CBO expects the population to be 2.8 percent smaller (equaling 11 million fewer people) in 2050 than the agency projected last year (see Figure A-1). Those changes result from revisions to the agency’s projected rates of fertility, net immigration, and mortality.
CBO projects that the total fertility rate will remain at its most recent historical value of 1.7 children per woman in 2020 and decline to 1.6 children per woman in 2021 in response to the economic effects of the pandemic.2 CBO expects the fertility rate to gradually rise through the remainder of the decade, averaging 1.8 children per woman from 2020 to 2030 and 1.9 children per woman in the following two decades.
Projections of Fertility. CBO projects fertility rates on the basis of the agency’s assessment of historical fertility trends, the effects of the pandemic, and other factors. Though fertility rates tended to decline during recessions and rebound during recoveries in the two decades preceding the 2007–2009 recession, the fertility rate did not recover after that recession. That rate was 2.0 children per woman, on average, in the 20 years before the recession, peaking at 2.1 in 2007. The rate was 1.7 children per woman in 2019 (the most recent year for which data are available). The decline was largely attributable to lower fertility rates among women age 24 or younger.3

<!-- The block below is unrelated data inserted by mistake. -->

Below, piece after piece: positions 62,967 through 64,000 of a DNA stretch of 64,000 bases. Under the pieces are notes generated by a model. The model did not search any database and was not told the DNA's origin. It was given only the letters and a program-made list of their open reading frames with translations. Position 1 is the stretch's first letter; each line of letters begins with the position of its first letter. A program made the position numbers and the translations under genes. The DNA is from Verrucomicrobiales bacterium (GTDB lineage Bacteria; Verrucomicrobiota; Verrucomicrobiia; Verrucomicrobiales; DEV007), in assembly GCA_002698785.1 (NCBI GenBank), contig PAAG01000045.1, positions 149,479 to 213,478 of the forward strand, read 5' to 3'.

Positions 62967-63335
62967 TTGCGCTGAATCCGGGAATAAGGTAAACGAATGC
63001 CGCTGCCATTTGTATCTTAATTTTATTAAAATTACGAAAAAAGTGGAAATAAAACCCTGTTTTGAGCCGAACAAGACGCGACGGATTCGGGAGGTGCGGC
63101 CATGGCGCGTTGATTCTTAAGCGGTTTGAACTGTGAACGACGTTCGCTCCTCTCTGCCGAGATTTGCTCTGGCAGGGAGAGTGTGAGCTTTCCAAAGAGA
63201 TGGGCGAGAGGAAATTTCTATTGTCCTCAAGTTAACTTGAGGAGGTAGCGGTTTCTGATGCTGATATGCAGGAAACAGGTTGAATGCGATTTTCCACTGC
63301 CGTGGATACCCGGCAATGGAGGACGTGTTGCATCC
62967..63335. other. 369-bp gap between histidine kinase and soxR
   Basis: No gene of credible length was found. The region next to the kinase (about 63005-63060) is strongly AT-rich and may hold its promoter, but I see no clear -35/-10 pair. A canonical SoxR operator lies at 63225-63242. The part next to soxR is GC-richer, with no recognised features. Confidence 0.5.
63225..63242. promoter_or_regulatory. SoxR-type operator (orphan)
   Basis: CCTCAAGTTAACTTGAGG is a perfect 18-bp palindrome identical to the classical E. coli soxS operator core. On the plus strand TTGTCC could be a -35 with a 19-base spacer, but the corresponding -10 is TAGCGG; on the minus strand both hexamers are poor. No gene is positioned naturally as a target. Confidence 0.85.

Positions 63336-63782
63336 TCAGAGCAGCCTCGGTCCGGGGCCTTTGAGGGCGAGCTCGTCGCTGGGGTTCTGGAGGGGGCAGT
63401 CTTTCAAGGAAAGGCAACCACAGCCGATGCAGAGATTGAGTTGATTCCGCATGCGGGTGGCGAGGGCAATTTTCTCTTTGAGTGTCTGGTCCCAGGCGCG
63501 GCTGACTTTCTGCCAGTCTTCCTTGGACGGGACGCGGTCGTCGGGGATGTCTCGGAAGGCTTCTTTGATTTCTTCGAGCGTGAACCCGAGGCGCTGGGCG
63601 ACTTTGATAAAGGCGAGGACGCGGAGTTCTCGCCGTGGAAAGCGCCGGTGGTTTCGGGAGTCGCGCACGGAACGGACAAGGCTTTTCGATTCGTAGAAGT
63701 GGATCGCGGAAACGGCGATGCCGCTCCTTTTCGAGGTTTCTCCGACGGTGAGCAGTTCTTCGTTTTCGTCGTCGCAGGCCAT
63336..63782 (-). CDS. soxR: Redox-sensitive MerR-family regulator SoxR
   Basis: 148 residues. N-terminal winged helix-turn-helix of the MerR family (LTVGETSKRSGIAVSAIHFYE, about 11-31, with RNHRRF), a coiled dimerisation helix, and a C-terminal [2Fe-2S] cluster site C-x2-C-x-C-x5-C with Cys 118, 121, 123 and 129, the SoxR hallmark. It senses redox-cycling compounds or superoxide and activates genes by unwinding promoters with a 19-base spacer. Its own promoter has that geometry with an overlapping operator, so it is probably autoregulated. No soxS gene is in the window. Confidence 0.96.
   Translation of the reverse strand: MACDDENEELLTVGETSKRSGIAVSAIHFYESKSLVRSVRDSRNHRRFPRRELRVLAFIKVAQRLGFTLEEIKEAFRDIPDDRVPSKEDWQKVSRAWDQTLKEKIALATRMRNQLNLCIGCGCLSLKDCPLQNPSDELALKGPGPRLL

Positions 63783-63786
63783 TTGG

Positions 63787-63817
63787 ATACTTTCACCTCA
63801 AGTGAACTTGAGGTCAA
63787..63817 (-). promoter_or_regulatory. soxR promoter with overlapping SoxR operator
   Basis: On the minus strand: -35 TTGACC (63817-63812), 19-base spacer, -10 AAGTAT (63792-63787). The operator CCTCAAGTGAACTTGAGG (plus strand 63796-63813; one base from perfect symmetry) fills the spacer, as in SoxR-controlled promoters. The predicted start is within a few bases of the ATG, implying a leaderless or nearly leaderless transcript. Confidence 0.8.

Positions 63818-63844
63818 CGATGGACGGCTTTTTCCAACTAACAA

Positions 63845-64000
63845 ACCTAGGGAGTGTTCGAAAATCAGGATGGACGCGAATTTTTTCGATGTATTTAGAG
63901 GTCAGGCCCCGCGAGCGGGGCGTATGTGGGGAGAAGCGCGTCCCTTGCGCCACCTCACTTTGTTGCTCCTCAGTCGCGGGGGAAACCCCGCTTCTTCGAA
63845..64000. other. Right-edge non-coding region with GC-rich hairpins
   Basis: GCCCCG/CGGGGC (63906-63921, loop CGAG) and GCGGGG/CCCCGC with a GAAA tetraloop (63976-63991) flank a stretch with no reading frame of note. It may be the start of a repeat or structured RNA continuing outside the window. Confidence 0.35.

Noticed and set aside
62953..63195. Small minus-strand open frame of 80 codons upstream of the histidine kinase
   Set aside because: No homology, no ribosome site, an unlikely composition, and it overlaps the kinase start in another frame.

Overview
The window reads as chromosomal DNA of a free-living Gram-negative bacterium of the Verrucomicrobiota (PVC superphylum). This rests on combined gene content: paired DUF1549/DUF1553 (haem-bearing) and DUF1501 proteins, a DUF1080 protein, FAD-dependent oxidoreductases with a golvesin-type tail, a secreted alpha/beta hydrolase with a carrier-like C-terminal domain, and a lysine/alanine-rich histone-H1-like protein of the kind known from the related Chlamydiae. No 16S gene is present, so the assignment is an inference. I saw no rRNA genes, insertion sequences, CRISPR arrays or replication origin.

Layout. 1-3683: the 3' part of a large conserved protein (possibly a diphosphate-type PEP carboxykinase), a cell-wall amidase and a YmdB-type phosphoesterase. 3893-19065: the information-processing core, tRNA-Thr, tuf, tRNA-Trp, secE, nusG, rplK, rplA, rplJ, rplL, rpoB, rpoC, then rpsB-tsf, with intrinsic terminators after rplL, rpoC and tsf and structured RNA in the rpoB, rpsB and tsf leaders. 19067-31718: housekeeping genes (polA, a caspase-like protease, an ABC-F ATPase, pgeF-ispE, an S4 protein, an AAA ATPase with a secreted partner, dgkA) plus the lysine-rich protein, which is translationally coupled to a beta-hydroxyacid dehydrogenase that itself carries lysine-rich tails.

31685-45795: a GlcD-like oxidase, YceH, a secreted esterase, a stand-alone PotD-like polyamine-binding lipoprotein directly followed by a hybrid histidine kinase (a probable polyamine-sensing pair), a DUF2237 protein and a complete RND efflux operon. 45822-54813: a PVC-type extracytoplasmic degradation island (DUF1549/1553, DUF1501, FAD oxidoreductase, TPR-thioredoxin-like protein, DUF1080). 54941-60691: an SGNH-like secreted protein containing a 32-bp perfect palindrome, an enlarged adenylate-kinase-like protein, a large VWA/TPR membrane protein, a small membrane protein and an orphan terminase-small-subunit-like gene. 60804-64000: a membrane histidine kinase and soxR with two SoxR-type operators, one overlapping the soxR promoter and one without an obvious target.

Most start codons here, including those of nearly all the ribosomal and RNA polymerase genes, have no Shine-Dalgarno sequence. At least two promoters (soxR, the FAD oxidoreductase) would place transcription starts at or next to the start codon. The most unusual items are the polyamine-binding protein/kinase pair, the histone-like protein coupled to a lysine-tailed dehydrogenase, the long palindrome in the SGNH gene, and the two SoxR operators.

CBO projects the fertility rate to average 1.9 births per woman from 2020 to 2050, which is below the replacement rate—the fertility rate required for a generation to exactly replace itself—of 2.1 children per woman. CBO’s projections of fertility rates are consistent with the recommendation made to the Social Security Advisory Board by its 2019 Technical Panel on Assumptions and Methods.4